The long and short of it
If you’re reading this blog, you’re probably a rule-oriented person who takes preventive measures to avoid making grammar mistakes. Then again, you might be a rule-orientated person who takes preventative measures to avoid making grammar mistakes. Which is it?
Here’s the short answer: you can’t go wrong with oriented and preventive. No one will scold you, and you’ll save the energy it takes to type two extra letters or say one extra syllable.
Don’t worry, though – if you’ve been saying orientated and preventative your whole life, you’re not in trouble. Let’s look at them one at a time.
Until the mid-1800s, only the shorter verb forms existed: orient, orienting, oriented. The longer forms – orientate, orientating, orientated – came about through a process called back formation, whereby a new word is created by dropping the suffix from an existing word. Basically, people looked at the noun orientation and assumed the verb form was orientate. (This was quite logical, considering how many noun-verb pairs do follow that pattern: location and locate, litigation and litigate, implication and implicate, etc.)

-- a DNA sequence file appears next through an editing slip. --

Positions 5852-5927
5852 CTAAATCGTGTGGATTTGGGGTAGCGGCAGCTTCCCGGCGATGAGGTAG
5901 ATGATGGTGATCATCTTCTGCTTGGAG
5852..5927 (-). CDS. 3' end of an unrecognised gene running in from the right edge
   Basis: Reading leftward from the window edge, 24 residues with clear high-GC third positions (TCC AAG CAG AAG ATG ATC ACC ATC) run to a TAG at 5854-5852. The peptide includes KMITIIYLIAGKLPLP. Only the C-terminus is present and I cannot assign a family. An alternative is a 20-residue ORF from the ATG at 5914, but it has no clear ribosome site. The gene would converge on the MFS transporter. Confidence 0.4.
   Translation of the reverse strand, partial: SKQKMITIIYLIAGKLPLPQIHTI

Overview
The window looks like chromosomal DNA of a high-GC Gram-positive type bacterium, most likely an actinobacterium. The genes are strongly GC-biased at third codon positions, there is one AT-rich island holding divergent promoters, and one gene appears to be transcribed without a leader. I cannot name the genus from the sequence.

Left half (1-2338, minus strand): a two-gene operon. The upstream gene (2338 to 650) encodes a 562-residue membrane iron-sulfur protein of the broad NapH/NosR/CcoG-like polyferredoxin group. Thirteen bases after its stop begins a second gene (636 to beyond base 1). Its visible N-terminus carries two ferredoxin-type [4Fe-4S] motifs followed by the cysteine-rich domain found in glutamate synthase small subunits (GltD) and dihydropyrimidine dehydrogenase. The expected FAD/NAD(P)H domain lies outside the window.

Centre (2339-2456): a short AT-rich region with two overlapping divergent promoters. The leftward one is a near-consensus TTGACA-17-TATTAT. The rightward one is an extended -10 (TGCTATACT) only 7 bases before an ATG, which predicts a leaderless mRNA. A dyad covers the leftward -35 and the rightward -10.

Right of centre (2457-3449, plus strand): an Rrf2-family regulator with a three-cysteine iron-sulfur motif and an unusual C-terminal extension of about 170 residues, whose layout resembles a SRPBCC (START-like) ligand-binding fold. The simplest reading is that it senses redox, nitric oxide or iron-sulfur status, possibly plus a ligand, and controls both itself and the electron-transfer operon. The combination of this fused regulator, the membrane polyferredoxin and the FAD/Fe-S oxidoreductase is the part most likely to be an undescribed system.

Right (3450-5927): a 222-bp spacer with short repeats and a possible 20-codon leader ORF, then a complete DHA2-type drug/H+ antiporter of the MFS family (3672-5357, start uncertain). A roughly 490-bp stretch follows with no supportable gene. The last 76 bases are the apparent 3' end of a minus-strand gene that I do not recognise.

These days, orientate, orientating and orientated are common enough that every dictionary accepts them as variants, although the shorter versions are still more prevalent. Some people do take issue with words like rule-orientated, just because the extra syllable is unnecessary and sounds a bit clunky if you’re used to the shorter form.
Like orientated, preventative appears in the dictionary as an acceptable alternative. However, every style guide I can find prefers preventive, and some are downright rude about preventative (Garner’s Modern American Usage calls it “unfortunate and unnecessary”).
Preventive is the older form, and it’s still used far more often than preventative. But preventative is pretty damn old itself – it first appeared in the mid-1600s – and lots of respected writers (your George Washingtons, your Daniel Defoes) have used it.
In a nutshell
Oriented and preventive are your safest bets, but if you’re really wedded to that extra syllable, the dictionary will back you up.